US sees largest gun control protest in a generation

Published March 25, 2018
WASHINGTON: People on the balcony at the Newseum join with protesters on Pennsylvania Avenue as they look towards the stage near the Capitol during the rally on Saturday.—AP
WASHINGTON: People on the balcony at the Newseum join with protesters on Pennsylvania Avenue as they look towards the stage near the Capitol during the rally on Saturday.—AP

WASHINGTON: Summoned to action by student survivors of the Florida school shooting, hundreds of thousands of teenagers and their supporters rallied in the nation’s capital and cities across America on Saturday to press for gun control in one of the biggest youth protests since the Vietnam era.

Organisers of the ‘March for Our Lives’ rally in Washington hoped their protest would match in numbers and spirit last year’s women’s march, one of the biggest protests in the capital since the Vietnam era and one that far exceeded predictions of 300,000 demonstrators.

Bearing signs reading “We Are the Change,” “No More Silence” and “Keep NRA Money Out of Politics,” protesters packed Pennsylvania Avenue from the stage near the Capitol, stretching many blocks back toward the White House.

“We will continue to fight for our dead friends,” Delaney Tarr, a survivor of the Florida tragedy, declared from the stage. The crowd roared with approval as she laid down the students’ central demand: a ban on “weapons of war” for all but warriors.

US President Donald Trump was in Florida for the weekend. A motorcade took him to his West Palm Beach golf club in the morning.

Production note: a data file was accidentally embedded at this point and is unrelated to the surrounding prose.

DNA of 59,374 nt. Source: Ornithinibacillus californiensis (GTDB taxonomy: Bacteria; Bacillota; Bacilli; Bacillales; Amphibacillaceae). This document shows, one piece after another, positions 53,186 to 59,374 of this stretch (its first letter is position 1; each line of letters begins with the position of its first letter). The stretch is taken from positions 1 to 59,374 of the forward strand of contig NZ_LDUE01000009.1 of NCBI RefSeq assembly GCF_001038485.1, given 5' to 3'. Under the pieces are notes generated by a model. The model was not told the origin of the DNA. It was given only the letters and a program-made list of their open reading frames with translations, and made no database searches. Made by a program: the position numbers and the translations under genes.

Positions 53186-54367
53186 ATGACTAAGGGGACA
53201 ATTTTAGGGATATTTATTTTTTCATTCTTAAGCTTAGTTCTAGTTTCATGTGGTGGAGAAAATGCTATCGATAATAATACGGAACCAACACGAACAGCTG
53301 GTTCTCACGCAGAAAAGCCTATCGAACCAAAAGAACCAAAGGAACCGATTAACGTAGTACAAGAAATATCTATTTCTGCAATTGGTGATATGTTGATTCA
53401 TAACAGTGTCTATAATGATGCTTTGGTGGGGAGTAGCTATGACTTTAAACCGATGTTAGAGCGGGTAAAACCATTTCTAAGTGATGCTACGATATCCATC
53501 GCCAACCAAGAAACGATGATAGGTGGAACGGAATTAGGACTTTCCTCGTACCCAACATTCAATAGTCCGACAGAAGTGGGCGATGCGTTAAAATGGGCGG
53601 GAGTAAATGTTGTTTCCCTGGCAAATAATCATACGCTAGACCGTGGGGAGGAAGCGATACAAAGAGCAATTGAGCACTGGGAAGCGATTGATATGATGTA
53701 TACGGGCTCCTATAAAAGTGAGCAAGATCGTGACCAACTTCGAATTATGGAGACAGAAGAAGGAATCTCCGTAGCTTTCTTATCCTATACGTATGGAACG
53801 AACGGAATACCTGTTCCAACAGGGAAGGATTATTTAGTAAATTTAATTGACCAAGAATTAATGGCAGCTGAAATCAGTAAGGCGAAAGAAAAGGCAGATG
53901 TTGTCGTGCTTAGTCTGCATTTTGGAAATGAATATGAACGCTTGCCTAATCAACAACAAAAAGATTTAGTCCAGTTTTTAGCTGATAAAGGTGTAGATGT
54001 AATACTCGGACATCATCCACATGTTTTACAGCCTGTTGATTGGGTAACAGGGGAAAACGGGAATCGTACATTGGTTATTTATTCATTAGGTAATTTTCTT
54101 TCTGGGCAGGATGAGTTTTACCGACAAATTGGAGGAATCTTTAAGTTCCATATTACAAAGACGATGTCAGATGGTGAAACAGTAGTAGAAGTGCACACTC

“It’s pretty simple for me,” said Zoe Tate, 11, from Gaithersburg Middle School in Maryland, explaining why she marched in Washington. “I think guns are dumb. It’s scary enough with the security guards we have in school. We don’t need teachers carrying guns now. I find it amazing that I have to explain that idea to adults.”

Said her mother, Maria Blaeuer: “For our kids, feeling safe is fundamental, and they don’t feel safe.”

Large rallies also unfolded in such cities as Boston; New York; Chicago; Houston; Fort Worth, Texas; Minneapolis; and Parkland, Florida, the site of the Feb. 14 attack at Marjory Stoneman Douglas High School that left 17 people dead.

The police presence was heavy as more than 20,000 people filled a park near the Florida school, chanting slogans such as “Enough is enough” and carrying signs that read “Why do your guns matter more than our lives?” and “Our ballots will stop bullets.”

The National Rifle Association (NRA) went silent on Twitter on Saturday morning, in contrast to its reaction to the nationwide school walkouts against gun violence March 14, when it tweeted a photo of an assault rifle and the message “I’ll control my own guns, thank you.” As of early afternoon, Trump himself had yet to weigh in on Twitter about the protests.

About 30 gun-rights supporters staged a counter-demonstration in front of the FBI headquarters, standing quietly with signs such as “Armed Victims Live Longer” and “Stop Violating Civil Rights.”

Since the bloodshed in Florida, students have tapped into a current of gun control sentiment that has been building for years yet still faces a powerful foe in the NRA and its supporters. Organisers hope the passions of the crowds and the under-18 roster of speakers will translate into a tipping point starting with the midterm congressional elections this fall.

Published in Dawn, March 25th, 2018

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